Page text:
craving clinging her, the other. The the lens through which the Buddha looked at the whole problem of on enlightenment is really
of Craven and its consequences and end there's a very helpful analogy drawn here between addiction and these ancient methods of practice. Then you do this in your book, the craving mine,
Tell us talk about that. Maybe that's the the right way in before we get to the the esoteric of how mindfulness can help what is addiction and how should we be thinking about it. I, like the simple definition of continued use, despite adverse consequences. I learned that and residency training and the moroccan side of addiction, medicine just came out within it, a definition that very much parallels that unit teenagers, despite adverse consequences, which not only points out that we can be addicted to chemicals, but we can be addicted to behaviors, ranging from you know our cell phones, these weapons of mass destruction to thinking we can be addicted to our own thoughts or our own views rhetoric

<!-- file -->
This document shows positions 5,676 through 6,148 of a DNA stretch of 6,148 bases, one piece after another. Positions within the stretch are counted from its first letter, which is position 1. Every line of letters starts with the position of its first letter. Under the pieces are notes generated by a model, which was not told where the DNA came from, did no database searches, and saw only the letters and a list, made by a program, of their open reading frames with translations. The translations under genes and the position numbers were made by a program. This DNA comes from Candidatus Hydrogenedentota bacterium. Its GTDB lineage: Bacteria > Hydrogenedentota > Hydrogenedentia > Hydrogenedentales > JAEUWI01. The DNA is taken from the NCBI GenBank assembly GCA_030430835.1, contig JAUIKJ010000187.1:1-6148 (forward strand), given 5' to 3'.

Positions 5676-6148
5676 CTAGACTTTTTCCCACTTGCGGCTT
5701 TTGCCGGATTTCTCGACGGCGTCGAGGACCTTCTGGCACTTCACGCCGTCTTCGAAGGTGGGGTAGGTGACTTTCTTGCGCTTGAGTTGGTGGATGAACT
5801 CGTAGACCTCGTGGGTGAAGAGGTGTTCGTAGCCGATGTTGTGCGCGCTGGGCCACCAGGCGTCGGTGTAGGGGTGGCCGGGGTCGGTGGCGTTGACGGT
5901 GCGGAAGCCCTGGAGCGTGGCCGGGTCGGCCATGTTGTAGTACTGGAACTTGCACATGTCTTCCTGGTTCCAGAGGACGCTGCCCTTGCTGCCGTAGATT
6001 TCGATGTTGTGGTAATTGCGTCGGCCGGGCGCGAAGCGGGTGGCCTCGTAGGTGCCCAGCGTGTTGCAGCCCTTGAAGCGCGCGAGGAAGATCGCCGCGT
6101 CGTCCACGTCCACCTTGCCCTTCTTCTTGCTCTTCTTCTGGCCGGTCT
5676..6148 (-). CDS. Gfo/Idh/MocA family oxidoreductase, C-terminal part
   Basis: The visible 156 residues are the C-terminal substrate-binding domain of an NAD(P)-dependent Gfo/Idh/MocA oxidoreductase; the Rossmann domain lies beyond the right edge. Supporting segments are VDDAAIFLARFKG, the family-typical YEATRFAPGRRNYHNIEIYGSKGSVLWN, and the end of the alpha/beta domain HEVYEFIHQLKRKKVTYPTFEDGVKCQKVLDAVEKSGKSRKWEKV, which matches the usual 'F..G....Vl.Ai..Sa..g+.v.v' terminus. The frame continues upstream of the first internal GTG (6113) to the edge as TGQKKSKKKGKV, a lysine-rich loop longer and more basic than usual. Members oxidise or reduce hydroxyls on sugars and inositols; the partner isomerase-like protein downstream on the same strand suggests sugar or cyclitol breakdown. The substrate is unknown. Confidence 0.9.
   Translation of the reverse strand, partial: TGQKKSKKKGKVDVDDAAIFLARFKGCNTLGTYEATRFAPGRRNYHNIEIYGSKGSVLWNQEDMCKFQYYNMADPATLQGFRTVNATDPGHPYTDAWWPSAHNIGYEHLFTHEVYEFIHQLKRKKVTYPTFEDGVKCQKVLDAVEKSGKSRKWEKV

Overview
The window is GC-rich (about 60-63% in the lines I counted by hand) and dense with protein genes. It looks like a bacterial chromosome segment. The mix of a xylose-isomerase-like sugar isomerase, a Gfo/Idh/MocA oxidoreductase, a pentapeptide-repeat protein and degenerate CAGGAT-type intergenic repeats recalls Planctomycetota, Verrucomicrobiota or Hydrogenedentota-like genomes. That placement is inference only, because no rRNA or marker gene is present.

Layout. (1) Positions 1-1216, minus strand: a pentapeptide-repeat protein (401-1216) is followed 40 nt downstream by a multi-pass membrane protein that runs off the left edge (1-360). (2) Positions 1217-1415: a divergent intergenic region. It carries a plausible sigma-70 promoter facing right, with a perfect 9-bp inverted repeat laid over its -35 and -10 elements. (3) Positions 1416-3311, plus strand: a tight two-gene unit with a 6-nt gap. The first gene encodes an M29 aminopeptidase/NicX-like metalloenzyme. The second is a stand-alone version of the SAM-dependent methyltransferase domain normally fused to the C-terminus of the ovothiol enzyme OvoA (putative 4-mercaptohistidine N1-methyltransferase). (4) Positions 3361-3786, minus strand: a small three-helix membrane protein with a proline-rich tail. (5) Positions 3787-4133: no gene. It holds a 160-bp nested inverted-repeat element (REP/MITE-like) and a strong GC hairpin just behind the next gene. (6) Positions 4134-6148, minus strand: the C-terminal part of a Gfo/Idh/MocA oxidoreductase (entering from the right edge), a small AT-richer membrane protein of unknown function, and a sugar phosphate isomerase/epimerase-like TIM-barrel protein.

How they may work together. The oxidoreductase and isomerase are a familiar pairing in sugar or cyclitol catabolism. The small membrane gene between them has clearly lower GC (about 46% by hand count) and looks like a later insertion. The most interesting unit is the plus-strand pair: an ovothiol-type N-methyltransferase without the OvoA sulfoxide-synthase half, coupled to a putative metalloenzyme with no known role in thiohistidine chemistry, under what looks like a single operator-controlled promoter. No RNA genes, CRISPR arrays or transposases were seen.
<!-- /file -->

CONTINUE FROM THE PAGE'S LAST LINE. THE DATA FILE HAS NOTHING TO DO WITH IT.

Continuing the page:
Since that many people will balk at that definition, it seemed somehow or can seemed somehow to capacious. Are we really saying or do we want to say that addiction to something like cigarettes is precisely on the same continuum as a dick
to smart phones or think Aigner Shop, Aigner, gambling limited it. Isn't there some significance to the fact that in one case, someone could be using a chemical necessary
of which would lead to withdraw or is there a biochemistry that holds people hostage in a way that behavioral addictions, dont quite
Where is it really does want to get in? There is just narrow physiology whether you have an eggs on
and on board or not and really is the same mechanism. I think there are two asked:
ex here one is that we can look at physical dependence where we know certain in a few jack, the brain with doping mean which every known drug abuse has been shown to do. You know it's gonna led to receptor modulation and that, for example, with alcohol word, nicotine nerdy opiates or whatever you can see in a receptor up and down regulation and that take can take a while to normalize setting that peace hasn't been new. Is that that physical dependents pieces can be separated from us?